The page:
Story and photos by Jim Testa
The first North Jersey Indie Rock Fest certainly accomplished
what it set out to do. The all-day event, held on September
10, showcased the rosters of the festival's two sponsoring
record labels, Mint 400 and Sniffling Indie Kids. In the
process, it helped debut a new concert space in Jersey City
called Cathedral Hall, a former Roman Catholic monastery.
Were there problems? Sure. The sound left much to be desired,
given that Cathedral Hall's two floors consist of an echoey
vaulted cathedral and a boxey basement rec room with no
soundproofing or dampening. Formerly St. Bridget's, one
of five Jersey City Catholic churches that were closed in
2014, Cathedral Hall boasts breathtaking classic architecture,
stainglass windows, a still functional pipe organ, and the
original altars and ornamentation. Like St. Michael's Monastery,
my childhood parish in nearby Union City, the church represents
an irreplaceable landmark that the Catholic Church simply
decided it couldn't afford to maintain anymore in the face
of declining attendance (not to mention the cash shortfall
the Church experienced after paying out millions in settlements
to the victims of its pedophile priests.)
I digress. While it's an undeniably gorgeous piece of architecture,
the building needs a few things - more plumbing and better
ventilation top the list - if Jersey City's Fourth Street
Arts organization (which currently leases the site) hopes
to succeed in turning this into a new arts center for the
community. (There are rumors that the building might be
sold to developers in 2017, in which case it's a foregone
conclusion that it will be demolished to build upscale condos.)
The building certainly deserves more respect than that,
but given Jersey City real estate trends, it's hard to believe
such a prime piece of property will go undeveloped.
But let's hope for the best. As a test run, the North Jersey
Indie Rock Festival proved that Cathedral Hall does have
enormous potential. The 20-band show, which lasted from
1 p.m. to 8 p.m., ran like clockwork, with bands alternating
between the upstairs and downstairs stages. The healthy
sized crowd (about 300 paid, with another 200 representing
guests, press, and the bands themselves) that turned out
for the event didn't seem to mind the Porta-Potties or the
humid heat; the final two bands of the night, Hightstown's
"fuzz-pop" foursome YJY and New Brunswick jangle-rockers
Sink Tapes, received as enthusiastic reponse as the bands
who had played earlier in the day.
Neil Sabatino of Mint 400 Records and Frank DeFranco of
Sniffling Indie Kids Records organized the festival largely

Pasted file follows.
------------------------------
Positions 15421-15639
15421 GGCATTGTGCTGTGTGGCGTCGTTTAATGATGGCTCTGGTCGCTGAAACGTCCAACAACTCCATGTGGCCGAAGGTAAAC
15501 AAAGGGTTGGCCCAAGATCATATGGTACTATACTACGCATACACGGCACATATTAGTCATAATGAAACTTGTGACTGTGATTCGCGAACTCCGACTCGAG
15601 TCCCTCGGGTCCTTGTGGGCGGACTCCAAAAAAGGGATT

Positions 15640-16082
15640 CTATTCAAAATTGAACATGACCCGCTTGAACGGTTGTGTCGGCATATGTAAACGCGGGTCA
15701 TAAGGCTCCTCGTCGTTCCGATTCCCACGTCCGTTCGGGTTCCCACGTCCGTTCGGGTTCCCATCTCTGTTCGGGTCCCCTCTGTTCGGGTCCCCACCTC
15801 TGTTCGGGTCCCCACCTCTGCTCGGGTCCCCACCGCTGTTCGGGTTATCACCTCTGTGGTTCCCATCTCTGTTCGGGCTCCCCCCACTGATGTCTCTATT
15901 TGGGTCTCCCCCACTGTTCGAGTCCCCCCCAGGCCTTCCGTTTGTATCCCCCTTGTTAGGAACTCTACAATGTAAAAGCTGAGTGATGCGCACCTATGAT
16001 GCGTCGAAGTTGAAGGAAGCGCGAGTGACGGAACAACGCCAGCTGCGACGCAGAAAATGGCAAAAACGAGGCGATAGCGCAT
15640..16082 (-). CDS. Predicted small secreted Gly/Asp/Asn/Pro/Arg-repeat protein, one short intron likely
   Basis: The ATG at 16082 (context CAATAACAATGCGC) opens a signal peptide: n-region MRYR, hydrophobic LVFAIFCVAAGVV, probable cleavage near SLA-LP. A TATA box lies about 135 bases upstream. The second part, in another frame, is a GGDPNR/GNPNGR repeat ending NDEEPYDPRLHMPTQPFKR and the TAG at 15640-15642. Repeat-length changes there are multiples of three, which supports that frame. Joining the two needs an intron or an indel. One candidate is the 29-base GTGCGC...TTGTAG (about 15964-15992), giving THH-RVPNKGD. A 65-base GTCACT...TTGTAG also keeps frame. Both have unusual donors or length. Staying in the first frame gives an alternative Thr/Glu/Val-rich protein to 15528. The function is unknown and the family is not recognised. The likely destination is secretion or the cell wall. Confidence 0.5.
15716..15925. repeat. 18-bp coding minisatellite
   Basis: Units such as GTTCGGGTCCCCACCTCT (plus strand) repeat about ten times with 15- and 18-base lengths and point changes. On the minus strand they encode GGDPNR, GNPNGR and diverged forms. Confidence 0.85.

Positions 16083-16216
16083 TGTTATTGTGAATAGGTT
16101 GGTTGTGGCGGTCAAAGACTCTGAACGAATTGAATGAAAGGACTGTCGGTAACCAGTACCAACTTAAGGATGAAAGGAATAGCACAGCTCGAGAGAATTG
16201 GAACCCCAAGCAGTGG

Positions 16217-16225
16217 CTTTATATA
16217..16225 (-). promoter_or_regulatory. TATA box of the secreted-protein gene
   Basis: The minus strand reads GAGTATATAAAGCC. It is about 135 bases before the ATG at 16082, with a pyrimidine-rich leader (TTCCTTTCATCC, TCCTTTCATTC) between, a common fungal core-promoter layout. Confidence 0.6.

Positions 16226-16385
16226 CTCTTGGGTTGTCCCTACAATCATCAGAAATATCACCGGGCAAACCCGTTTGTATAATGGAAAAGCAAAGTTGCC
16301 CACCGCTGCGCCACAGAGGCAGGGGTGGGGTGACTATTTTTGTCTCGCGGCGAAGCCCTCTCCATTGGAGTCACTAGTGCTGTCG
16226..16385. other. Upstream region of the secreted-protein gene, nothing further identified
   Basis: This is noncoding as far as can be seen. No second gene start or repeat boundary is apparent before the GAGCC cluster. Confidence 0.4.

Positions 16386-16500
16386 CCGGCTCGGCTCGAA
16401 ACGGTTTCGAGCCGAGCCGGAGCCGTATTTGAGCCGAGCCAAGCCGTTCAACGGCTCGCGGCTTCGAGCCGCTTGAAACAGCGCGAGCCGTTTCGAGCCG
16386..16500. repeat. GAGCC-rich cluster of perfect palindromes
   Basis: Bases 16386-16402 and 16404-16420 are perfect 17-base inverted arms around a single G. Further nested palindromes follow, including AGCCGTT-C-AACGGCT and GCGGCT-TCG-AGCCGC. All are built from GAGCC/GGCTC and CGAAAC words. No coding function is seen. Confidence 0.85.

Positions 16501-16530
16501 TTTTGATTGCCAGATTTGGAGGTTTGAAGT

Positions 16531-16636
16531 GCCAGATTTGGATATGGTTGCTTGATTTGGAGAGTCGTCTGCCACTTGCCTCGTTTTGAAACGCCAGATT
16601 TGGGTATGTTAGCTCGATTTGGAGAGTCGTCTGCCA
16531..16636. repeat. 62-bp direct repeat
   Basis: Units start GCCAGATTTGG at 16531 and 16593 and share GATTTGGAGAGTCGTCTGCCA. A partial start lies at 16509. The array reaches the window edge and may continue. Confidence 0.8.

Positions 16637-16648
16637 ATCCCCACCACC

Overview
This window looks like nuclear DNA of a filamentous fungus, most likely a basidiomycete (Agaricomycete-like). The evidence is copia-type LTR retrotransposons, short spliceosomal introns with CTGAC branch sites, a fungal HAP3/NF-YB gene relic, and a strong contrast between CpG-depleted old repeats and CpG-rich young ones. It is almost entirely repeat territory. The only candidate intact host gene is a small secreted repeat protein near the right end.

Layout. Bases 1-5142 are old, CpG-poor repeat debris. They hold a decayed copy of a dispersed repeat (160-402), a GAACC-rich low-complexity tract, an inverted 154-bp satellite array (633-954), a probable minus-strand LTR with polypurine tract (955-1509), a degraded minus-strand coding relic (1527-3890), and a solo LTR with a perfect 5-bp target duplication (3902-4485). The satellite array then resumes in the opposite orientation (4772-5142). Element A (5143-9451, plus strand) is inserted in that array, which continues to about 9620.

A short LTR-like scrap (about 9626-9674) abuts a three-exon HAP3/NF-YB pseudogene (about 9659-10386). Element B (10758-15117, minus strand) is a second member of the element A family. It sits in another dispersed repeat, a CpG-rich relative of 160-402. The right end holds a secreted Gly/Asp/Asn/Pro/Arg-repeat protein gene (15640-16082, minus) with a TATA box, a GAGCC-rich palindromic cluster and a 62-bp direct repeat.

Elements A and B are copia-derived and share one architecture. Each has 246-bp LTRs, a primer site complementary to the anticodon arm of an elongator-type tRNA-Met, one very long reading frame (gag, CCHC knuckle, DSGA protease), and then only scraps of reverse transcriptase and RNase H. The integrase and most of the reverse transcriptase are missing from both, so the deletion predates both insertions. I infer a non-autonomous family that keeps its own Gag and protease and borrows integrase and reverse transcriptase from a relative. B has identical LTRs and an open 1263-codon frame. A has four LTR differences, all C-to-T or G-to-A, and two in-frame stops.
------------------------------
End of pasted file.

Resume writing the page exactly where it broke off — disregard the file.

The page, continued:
because they felt that the bands on their rosters weren't
being invited to perform at similar events in the Garden
State, like Don Giovanni Records' New Alternative Music
Festival taking place next weekend in Asbury Park. (You
can read my pre-fest interview with them here.)
Limiting the 20-band festival to those two labels' rosters
created its own shortcomings. Geographically, if you draw
a line through New Jersey, north and south would cut off
somewhere around Trenton. But New Brunswick - which has
a historied music scene of its own, and is home to many
Mint 400 and Sniffling Indie bands - traditionally isn't
thought of as "North Jersey." And unfortunately,
neither label has bands from Jersey City or Hoboken, which
certainly would have helped the festival's draw.
Diversity also proved an unspoken issue; New Brunswick's
Dollys have a female lead singer, and Maryland's excellent
Underlined Passages has a black drummer, but otherwise we're
talking a whole lot of white dudes playing electric guitars.
That's an issue that probably didn't become apparent until
all these bands were together in one place, but it's certainly
something that can be easily addressed should be there be
another NJIRF next year. (For the record, the co-ed The
Ones & Nines was not available for this event, and Mint
400 has had several LGBT-friendly bands on its roster in
the past. This is meant as a comment, not an accusation.)
Sabatino and DeFranco's own bands, Fairmont and NGHTCRWLRS,
represented their labels well with two of the standout performances
of the day. Sink Tapes, who closed the show, for me had
the most original and memorable take on "indie rock"
of the day, with the Dollys, the Clydes, and Underlined
Passages also standing out. I enjoyed the Bitter Chills'
more Americana take on the genre, with acoustic instrumentation
including mandolin, and New Brunswick's Rocky & the
Chapter provided a muscular example of Hub City rock (ala'
Members of the local music press (including myself, Makin'
Waves' Bob Makin, "Cool Dad" Jim Appio, and SIMGE's
Mike Mehalick) were invited to the festival to introduce
the acts and share a few thoughts, and other local music
media (like You Don't KNow Jersey, Jersey Indie, and the
Aquarian) acted as sponsors. Glenn Morrow of Hoboken's Bar/None
Records turned out to check out the proceedings as well.
Of course, I'm far from objective, but I endorse the idea
of getting the people who actually write about unsigned
and indie-label bands in the state involved.
With the death of the Hoboken Music Awards, something like
the North Jersey Indie Rock Festival offers a much-needed
shot-in-the-arm for the area's music scene, and it was heartening
to see most of the bands stick around all day and support
their peers. That's an important first step in building
a community of musicians, media, promoters, and labels...
or what, in a better world, we might call a "scene."
A Look at Cathedral Hall
Montclair's LKFFCT on the downstairs stage
NGHTCRWLER on the upstairs stage
Mike Mehalick and Bob Makin
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